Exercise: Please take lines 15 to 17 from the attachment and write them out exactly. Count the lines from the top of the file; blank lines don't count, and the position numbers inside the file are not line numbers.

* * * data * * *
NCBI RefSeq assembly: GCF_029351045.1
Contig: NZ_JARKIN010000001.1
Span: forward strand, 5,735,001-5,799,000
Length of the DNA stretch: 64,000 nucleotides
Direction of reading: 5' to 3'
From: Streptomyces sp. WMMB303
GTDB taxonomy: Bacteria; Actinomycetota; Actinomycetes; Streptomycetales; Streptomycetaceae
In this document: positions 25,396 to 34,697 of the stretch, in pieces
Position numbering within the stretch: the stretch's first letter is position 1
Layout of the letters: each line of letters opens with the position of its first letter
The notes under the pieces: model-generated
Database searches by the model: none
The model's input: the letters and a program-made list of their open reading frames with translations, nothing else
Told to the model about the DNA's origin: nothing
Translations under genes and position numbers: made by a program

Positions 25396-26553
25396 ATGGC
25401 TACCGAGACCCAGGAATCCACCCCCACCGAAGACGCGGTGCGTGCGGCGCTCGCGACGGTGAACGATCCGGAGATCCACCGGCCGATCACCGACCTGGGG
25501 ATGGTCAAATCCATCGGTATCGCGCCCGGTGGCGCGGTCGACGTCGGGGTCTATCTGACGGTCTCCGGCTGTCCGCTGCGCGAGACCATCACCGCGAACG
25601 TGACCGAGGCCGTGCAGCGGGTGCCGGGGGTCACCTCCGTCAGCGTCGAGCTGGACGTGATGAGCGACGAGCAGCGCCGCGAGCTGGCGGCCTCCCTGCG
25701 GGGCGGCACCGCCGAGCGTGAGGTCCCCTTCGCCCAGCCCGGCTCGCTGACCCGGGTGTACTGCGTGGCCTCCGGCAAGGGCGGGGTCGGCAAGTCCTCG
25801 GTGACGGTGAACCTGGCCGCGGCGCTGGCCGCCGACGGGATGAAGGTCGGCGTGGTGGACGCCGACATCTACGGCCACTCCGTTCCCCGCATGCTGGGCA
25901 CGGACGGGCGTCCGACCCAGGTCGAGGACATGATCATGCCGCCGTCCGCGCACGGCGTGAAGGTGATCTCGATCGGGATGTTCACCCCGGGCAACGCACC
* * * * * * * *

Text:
Translations under genes and position numbers: made by a program

Positions 25396-26553
25396 ATGGC